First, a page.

Project B investigated TMDs de novo designed to exhibit different conformational dynamics. The researchers want to clarify how dynamics and peptide/lipid interactions affect functional properties of the helices, such as their ability to fuse lipid membranes and to flip lipid molecules. While a detailed analysis is still ongoing, preliminary results indicate that (i) the membrane constrains helix dynamics, (ii) lipids preferentially contact peptides via electrostatic interactions of their head groups (Fig. 1 B), and (iii) peptide/lipid interaction is a two-way-process (unpublished results). The work is supported by a DFG research grant (Mechanisms of Membrane Fusion and Lipid Flip).
In project C, the TMD-TMD interaction of human quiescin sulfhydryl oxidase II, a membrane protein that aids folding of other proteins, was investigated. Atomistic simulations in a bilayer system mimicking a cellular membrane revealed how the membrane can regulate interactions between membrane helices (Fig. 1C) by providing interfacial water and/or by binding of lipid molecules to the helices .
Sufficient exploration of the conformational space of protein and lipids poses a challenge in all projects. Hence, the researchers ran multiple independent copies of the simulation systems in parallel to cover aggregate times of 10-50 microseconds. This technique benefited greatly from SuperMUC's architecture and the Redisexec framework developed by the LRZ.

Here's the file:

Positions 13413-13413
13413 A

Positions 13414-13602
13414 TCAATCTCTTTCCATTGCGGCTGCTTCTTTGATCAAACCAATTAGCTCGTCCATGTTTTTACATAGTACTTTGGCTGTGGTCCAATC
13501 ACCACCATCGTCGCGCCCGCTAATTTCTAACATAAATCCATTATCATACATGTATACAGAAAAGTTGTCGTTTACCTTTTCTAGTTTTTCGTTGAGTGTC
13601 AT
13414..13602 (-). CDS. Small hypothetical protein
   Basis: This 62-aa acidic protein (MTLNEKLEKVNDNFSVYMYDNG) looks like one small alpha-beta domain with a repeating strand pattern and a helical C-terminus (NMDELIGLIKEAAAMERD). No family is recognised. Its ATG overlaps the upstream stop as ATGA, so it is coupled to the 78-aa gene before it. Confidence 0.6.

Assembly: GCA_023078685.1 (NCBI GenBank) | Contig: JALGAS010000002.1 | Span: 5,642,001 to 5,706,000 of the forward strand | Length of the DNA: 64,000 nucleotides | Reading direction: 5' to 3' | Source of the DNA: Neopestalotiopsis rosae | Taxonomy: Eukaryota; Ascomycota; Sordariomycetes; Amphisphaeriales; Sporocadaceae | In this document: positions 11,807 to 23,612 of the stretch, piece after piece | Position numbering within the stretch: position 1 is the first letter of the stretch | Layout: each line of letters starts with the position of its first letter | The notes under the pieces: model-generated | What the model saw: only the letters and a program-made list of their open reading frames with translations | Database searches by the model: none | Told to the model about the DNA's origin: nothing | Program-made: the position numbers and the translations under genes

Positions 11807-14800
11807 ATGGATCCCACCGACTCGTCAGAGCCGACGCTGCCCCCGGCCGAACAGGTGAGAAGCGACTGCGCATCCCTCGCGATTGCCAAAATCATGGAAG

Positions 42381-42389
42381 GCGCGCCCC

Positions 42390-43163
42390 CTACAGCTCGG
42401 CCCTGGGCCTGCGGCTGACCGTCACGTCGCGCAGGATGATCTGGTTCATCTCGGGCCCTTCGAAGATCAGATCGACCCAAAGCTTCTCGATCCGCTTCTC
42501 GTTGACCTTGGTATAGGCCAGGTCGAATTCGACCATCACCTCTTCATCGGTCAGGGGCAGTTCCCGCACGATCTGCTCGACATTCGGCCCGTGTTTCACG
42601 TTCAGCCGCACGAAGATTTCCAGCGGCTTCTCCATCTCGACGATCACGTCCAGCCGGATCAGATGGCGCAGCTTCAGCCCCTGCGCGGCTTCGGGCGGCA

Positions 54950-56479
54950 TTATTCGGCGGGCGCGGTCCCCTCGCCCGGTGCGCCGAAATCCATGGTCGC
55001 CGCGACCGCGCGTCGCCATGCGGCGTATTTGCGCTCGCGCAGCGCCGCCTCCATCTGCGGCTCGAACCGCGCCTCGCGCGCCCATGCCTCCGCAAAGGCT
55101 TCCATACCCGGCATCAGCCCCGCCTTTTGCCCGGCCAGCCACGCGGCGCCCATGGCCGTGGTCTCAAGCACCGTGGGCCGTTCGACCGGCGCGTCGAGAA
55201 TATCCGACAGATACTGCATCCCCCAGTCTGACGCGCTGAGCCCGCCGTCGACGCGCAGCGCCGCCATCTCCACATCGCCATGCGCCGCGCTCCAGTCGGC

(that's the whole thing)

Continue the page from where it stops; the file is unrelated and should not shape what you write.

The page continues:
Pester, O., Barret, P., Hornburg, D., Hornburg, P., Pröbstle, R., Widmaier, S., Kutzner, C., Dürrbaum, M., Kapurniotu, A., Sanders, C. R., Scharnagl, C. & Langosch, D. (2013). The Backbone Dynamics of the Amyloid Precursor Protein Transmembrane Helix Provides a Rationale for the Sequential Cleavage Mechanism of γ-Secretase. J. Am. Chem. Soc. 135, 1317-1329.
 Pester, O., Götz, A., Multhaup, G., Scharnagl, C. & Langosch, D. (2013). The Cleavage Domain of the Amyloid Precursor Protein Transmembrane Helix does not Exhibit Above-Average Backbone Dynamics. ChemBioChem 14, 1943-1948.
 Scharnagl, C., Pester, O., Hornburg, P., Hornburg, D., Götz, A. & Langosch, D. (2014). Side-Chain to Main-Chain Hydrogen Bonding Controls the Intrinsic Backbone Dynamics of the Amyloid Precursor Protein Transmembrane Helix. Biophys. J. 106, 1318-1326.
 Langosch, D., Scharnagl, C., Steiner, H. & Lemberg, M. K. (2015). Understanding Intramembrane Proteolysis: From Protein Dynamics to Reaction Kinetics. Trends Biochem Sci 40, 318-327.
 Ried, C., Scharnagl, C. & Langosch, D. (2016). Entrapment of Water at the Transmembrane Helix–Helix Interface of Quiescin Sulfhydryl Oxidase 2. Biochemistry 55, 1287–1290
Christina Scharnagl1*, Alexander Götz1, Dieter Langosch2*
1 Technical University Munich, Department of Physics E.14
2 Technical University Munich, Chair Chemistry of Biopolymers and Center for Integrated Protein Science (Munich)
* Principal Investigators
Dr. Christina Scharnagl
Technische Universität München
Fakultät für Physik
Maximus-von-Imhof-Forum 4, Raum P051
D-85350 Freising (Germany)
e-mail: christina.scharnagl [at] tum.de